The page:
If you would like to submit a question to Christie Golden, email The Strider at or post a comment here.

Thank you for your participation!

Tuesday, October 9, 2007

Q and A with Aaron Rosenberg

The Strider teamed up with Shadow Council community members to ask Warcraft author Aaron Rosenberg about his books and games. You can read his introduction here, and read his answers to your questions below!

Thank you to everyone who participated!

Q. Do you play World of Warcraft?

A. I do, yes, though sadly not as often as I'd like. There just aren't enough hours in the day to do everything. :)

Q. Who is your favorite main character in Tides of Darkness?

A. That's a tough call. I really like both Lothar and Turalyon, but I had a great time writing Orgrim because I got to show what was going on inside his head. I have to admit, I also have a fondness for Thoras Trollbane, though--he doesn't get much screen time but he was a blast to write when he was around.

Q. As far as story settings go, what do you find easier to write, Warcraft or Starcraft? Or to be a bit more precise, do you prefer a more science fiction based story or the classic fantasy? --Leiander

A. WarCraft is definitely easier, as is fantasy in general. You simply don't have to explain as much, both in terms of how the setting works and in terms of the races. Everyone understands what an orc is right away, but explaining the protoss and the zerg is a lot harder.

Q. How difficult did you find it to reconcile Warcraft II's black and white depiction of the Horde and Alliance with the more recent gray areas expanded upon in later-published games and lore which pose the Horde as being actually a somewhat good force? --Hectara

A. It wasn't that hard to do, actually. The games, as with any visual medium, are more surface-oriented, so you don't know what the characters are thinking and feeling, what motivated them and drove them to those actions. Books let you examine those elements and understand their perspective. No one ever considers him- or herself to be evil--everyone feels he or she is doing the right thing somehow, and in a novel you can portray that.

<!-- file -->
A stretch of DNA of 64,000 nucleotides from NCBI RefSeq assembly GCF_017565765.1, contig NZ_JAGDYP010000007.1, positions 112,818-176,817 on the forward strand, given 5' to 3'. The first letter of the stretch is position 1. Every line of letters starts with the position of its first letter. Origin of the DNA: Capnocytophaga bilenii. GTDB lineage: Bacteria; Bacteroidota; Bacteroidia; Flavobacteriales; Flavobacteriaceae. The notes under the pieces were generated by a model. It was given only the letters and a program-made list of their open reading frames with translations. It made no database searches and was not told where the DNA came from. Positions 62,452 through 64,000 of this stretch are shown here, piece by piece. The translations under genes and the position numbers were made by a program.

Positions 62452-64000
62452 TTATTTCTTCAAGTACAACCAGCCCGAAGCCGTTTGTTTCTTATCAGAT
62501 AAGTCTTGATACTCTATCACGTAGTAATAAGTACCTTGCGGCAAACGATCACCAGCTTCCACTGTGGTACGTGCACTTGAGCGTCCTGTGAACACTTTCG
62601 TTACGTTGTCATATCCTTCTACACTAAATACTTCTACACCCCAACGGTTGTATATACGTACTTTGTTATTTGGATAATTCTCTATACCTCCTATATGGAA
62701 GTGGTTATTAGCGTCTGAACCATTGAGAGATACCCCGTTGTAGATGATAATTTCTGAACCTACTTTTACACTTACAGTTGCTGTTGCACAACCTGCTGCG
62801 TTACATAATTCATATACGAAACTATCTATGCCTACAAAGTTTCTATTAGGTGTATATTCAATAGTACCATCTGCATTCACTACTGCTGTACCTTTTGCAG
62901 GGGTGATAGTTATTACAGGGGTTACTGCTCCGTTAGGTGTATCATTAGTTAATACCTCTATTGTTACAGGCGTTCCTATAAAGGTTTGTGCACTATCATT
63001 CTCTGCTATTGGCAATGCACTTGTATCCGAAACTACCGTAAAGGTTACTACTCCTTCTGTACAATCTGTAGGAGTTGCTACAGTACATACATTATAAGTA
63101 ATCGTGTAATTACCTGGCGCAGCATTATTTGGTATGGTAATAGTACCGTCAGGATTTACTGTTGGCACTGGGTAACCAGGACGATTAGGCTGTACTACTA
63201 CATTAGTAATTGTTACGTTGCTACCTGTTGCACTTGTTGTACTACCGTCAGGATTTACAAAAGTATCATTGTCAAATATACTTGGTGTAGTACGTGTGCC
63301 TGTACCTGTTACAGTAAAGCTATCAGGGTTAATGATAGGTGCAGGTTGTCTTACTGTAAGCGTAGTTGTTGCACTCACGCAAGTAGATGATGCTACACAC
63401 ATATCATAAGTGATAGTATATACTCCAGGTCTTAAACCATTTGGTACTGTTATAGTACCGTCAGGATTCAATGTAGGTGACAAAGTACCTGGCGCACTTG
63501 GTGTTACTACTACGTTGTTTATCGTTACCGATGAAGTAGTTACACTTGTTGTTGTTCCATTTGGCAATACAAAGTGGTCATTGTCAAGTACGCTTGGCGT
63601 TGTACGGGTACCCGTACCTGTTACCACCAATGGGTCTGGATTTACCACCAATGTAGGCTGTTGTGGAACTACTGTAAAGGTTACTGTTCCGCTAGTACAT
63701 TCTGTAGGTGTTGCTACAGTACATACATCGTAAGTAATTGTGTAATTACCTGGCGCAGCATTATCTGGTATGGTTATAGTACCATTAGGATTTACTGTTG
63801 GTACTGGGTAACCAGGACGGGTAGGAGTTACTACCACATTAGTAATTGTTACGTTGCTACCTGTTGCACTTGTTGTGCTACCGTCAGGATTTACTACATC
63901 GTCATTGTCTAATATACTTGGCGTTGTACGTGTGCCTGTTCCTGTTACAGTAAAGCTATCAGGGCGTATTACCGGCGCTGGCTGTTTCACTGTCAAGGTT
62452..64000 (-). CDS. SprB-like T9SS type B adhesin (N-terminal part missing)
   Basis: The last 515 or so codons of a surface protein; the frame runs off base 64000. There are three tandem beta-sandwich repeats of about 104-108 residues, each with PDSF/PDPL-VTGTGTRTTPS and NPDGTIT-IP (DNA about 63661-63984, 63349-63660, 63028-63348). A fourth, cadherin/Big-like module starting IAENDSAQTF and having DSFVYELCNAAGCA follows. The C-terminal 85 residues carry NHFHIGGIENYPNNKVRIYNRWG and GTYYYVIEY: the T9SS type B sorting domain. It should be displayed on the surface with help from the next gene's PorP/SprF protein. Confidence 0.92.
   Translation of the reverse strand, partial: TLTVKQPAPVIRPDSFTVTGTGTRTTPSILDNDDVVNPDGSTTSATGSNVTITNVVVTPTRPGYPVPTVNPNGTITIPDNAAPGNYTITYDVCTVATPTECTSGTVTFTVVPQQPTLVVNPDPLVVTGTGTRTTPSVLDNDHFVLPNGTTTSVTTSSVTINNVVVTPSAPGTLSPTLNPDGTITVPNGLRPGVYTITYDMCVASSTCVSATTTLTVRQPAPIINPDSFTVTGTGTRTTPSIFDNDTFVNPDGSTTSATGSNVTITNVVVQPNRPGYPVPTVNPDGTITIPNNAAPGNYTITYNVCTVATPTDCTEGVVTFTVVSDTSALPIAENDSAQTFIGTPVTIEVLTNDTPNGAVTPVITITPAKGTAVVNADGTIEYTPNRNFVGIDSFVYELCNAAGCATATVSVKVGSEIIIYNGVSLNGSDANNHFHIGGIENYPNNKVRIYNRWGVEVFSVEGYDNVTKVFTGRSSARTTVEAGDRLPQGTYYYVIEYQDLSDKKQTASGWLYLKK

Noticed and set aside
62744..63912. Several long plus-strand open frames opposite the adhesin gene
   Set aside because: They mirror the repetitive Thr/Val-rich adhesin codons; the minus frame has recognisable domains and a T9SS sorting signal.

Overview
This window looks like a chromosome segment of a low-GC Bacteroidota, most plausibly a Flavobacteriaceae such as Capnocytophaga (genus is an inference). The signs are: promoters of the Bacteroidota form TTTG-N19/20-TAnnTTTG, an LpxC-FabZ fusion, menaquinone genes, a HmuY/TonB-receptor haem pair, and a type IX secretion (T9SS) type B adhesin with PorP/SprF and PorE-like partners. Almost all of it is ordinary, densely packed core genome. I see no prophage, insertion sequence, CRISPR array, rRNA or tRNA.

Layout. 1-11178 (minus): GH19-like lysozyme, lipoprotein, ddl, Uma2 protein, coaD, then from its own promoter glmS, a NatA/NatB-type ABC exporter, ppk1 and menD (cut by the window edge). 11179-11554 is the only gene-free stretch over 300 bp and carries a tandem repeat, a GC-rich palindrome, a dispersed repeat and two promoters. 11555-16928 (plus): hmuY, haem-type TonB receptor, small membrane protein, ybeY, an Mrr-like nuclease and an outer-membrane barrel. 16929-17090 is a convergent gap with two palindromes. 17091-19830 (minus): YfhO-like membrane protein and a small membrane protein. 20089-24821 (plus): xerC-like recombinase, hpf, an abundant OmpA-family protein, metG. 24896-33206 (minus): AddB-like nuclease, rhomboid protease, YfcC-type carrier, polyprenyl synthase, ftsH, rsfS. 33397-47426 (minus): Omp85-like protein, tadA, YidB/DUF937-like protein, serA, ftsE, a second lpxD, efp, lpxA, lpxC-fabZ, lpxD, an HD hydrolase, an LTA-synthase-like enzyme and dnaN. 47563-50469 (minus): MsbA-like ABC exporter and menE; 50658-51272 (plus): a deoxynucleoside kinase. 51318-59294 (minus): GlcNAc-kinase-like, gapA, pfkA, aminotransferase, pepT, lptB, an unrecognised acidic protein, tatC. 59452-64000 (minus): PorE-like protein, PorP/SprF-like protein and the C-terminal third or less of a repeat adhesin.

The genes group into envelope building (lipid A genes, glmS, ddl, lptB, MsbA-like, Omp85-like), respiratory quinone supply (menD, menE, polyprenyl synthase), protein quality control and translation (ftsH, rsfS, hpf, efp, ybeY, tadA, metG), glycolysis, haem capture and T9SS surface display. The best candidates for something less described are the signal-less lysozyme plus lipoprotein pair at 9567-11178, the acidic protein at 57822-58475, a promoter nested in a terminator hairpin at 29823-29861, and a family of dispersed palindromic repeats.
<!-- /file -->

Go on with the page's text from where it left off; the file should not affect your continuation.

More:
Q. How would you describe your experience in working for Blizzard? --Deveran

A. They're great! They've been so friendly throughout the process of each book, and so helpful as far as feedback and support. I'm really glad I've gotten to work with them on so many books already, and I'm definitely hoping to continue the relationship.

Q. Since you write, create video games, and play role-playing games, how much do you find the different storytelling mediums influencing each other? Are the stories in your video games like those in your books, etc? --Malorn

A. Actually, I don't write video games--I write tabletop roleplaying games (though I would love to write video games as well). But yes, the stories and styles and elements certainly influence each other. Creating a game involves a lot of worldbuilding, and as a result when I write novels I want a very detailed world and a full understanding of how it works. I like to think that gives my settings more solidity than they'd have otherwise. I don't tell many stories in my roleplaying games--just short adventures and short fiction snippets to give people ideas of where they can go with their own stories--but certainly every game I've created has given me ideas for novels set in those worlds.

Q. In what systems do you play tabletop RPGs?

A. I play almost anything, actually. I've done a lot of World of Darkness (old and new) over the years, a lot of Dungeons and Dragons, a lot of d20 and OGL, plus I've played things like Ars Magica, Marvel Super-heroes, Amber, Immortal, etc. And of course I've played each game I've written. :)

Q. What do you find more challenging: writing, RPGs, or video games? What is most rewarding? --Malorn

A. They each have their own challenges. Writing an RPG is all about building a world and creating the rules so others can tell stories there. Writing a novel is all about telling a particular story. I suppose the RPG is harder because it requires creating everything from scratch, whereas a novel set in a good existing world (like WarCraft or StarCraft) already has elements in place.

Q. Have you ever turned a book into a game? --Malorn

A. Yes, when I wrote the Deryni Roleplaying Game. That was fun because I had a whole world already and just had to make sense of it and show how others could tell their own stories there as well. I've also turned one of my own stories into a game, though it wasn't a novel--I wrote a short story called "Spookshow" and liked the idea so much I created a game by the same name. Sometimes a story's setting just cries out, "There are more stories here! Share them!"

Q. How does writing compare to roleplaying? Do you ever miss the character control in roleplaying? --Darsha

A. Writing is more all-inclusive than roleplaying--even if you've only got one central character you're writing the secondary characters and creating the plot and describing the setting all by yourself. When you're roleplaying, someone else (the GM) is handling the plot, the setting, and the secondary characters, and others (the other players) are handling all the other principal characters, so it's a lot more collaborative. That also means I've got a lot more control over my one character when roleplaying, but when writing I get to control (or at least narrate) all of them at once.

Q. Do you have an original series in the works?